Monday 22 April 2013

David Abulafia, The Great Sea

David Abulafia, The Great Sea

I pride myself on being reasonably well versed in the Mediterranean history.  After all, I am a proud holder of a university degree in Mediterranean culture.  While completely useless in real life, the course included pretty extensive study of the past events in the relevant areas.  That explains my smugness when, browsing the history section in my library, I chose David Abulafia's The Great Sea to accompany me home.  Smugness as in:  'C'mon.  Tell me something I don't know'.

I got my wish.  Abulafia 'told' me many things I had been previously unaware of and my smugness evaporated sometime before the chapter three.  Fair enough. I enjoy having my ego punctured if the puncturer is talking any sense. 

Some of the gaps in my education stem from the fact that I left the university in 2006. Lots of new research has been conducted in my field since then, plenty of new material evidence has been brought to the surface (in some cases, e.g. wrecks of Minoian sea-going vessels, the statement can be taken literally).  Seen in this way, The Great Sea was a valuable refresher course, as it is pretty up to date.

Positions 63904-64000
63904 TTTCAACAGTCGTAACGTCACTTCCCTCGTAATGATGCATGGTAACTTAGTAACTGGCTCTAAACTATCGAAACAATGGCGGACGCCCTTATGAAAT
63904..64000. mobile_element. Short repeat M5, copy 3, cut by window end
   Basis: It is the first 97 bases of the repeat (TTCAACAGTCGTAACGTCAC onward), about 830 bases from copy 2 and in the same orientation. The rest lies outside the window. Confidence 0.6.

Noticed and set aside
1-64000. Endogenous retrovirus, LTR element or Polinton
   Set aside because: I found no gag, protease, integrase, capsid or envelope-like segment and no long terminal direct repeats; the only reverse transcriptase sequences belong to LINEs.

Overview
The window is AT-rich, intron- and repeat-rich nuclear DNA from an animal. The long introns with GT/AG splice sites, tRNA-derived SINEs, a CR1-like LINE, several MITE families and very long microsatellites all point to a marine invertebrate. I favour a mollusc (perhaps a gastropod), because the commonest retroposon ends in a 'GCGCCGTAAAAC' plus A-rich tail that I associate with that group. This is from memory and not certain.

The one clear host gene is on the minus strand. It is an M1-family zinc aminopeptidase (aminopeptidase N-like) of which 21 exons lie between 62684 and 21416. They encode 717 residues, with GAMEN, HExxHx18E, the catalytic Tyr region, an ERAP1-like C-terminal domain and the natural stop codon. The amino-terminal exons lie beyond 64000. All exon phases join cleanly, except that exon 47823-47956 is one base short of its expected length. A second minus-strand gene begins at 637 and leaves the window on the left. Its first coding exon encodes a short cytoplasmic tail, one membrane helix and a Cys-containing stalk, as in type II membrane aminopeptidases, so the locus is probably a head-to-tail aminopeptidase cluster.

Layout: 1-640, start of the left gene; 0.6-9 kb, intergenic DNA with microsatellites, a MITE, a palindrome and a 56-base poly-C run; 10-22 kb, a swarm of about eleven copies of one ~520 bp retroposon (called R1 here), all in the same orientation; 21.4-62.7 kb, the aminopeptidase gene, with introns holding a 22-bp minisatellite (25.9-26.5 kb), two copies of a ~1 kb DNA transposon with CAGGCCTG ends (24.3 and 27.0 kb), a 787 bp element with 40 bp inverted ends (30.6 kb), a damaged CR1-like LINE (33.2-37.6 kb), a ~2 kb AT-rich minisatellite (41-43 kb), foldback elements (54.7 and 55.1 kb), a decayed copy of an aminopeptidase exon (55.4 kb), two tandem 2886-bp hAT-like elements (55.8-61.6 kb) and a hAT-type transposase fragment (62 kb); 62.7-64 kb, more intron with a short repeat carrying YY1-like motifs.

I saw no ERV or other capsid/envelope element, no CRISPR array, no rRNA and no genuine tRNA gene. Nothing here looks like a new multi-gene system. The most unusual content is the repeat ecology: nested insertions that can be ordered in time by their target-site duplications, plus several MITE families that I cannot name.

Seen in any other light, it still remains a very good book about history of the Mediterranean Sea. 

'Sea' is the keyword here.  It may seem obvious, but most of history books of that type focus on the broader Mediterranean region rather than the body of water between Europe and Africa itself.  Sure, you cannot write a history of the sea without mentioning what's happening on its shores, but Abulafia is more disciplined than most in limiting his story to port cities and marine traffic. 

Chronologically, the book starts as far back as 22,000 BC and goes all the way to 2010, which pretty much equals the sum of our knowledge of history of the region.  Each major civilisation that thrived on the Mediterranean shores is given its due.  Abulafia divides this massive amount of time into five periods and those, in turn, are dissected into chapters along the geographic/ethnic lines.  Despite the subtitle A Human History of the Mediterranean, the main (and recurrent) motifs in the book are trade and war.  Still, both have been dramatically influencing human existence since time immemorial, so I guess the phrase is fitting. 

I found The Great Sea slightly monotonous towards the end, but this might be due to my own preference for ancient history.  Otherwise, it's as readable a historical narrative as it is possible to get. 

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